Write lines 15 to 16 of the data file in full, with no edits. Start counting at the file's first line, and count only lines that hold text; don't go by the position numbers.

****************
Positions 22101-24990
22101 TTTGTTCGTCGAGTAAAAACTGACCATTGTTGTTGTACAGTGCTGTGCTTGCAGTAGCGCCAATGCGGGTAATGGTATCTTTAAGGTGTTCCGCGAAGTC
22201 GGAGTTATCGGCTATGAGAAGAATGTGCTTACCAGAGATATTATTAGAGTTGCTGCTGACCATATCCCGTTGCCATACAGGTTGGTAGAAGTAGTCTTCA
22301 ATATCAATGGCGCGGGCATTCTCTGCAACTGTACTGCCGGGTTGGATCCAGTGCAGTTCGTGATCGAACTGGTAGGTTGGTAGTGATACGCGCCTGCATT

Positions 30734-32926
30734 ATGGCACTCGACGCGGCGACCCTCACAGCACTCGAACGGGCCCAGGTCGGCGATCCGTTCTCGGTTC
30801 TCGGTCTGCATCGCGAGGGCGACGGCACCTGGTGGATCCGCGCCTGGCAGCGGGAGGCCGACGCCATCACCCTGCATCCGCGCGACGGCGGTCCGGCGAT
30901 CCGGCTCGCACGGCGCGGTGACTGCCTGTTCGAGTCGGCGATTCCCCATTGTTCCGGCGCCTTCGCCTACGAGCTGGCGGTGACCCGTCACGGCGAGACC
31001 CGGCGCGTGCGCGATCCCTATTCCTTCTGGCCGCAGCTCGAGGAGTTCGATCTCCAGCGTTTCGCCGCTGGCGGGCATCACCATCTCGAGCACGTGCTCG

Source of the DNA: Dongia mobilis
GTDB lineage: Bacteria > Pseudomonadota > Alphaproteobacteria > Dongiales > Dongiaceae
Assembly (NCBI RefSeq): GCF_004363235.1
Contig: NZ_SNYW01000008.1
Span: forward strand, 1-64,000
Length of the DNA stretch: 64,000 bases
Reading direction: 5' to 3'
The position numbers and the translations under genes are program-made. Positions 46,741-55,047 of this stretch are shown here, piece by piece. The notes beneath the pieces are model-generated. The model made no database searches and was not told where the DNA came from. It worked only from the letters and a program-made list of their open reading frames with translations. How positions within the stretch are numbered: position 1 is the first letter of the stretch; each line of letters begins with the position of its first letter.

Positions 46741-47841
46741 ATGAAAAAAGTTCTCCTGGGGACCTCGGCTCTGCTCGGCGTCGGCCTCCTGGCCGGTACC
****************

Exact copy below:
Length of the DNA stretch: 64,000 bases
Reading direction: 5' to 3'